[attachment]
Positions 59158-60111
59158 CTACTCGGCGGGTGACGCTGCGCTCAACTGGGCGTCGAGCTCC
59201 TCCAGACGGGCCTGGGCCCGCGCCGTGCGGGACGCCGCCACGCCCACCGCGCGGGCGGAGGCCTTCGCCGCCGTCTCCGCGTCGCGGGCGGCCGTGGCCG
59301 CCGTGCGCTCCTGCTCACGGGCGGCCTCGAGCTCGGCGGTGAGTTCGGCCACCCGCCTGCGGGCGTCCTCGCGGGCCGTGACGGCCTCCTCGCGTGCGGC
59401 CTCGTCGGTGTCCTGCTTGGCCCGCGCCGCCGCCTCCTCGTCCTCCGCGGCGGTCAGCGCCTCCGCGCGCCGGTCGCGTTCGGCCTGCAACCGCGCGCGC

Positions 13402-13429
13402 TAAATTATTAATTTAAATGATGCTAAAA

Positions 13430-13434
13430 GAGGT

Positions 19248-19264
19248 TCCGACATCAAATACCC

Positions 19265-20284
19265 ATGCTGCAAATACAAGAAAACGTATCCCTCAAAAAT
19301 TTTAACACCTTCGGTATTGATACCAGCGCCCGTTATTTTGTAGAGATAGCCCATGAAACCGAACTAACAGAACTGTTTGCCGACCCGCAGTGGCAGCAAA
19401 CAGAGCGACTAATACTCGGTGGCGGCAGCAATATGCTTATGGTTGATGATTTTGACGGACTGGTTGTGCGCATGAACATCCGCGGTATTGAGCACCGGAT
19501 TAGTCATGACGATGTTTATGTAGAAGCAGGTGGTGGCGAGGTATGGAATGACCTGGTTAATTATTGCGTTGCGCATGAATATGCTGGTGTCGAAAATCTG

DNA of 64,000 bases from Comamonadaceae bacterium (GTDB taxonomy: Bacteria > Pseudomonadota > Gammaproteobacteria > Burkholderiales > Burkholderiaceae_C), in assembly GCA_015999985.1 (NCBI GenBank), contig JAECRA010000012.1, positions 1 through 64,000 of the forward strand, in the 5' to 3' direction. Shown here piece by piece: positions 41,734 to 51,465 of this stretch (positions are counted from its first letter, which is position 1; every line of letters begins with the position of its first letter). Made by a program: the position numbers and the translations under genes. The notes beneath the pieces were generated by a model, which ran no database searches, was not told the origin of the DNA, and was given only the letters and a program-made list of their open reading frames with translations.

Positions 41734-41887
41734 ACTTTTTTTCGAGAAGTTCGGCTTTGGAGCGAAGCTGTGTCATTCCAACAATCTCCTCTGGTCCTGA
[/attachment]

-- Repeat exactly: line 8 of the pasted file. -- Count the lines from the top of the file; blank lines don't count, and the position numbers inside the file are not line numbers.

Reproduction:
Positions 13430-13434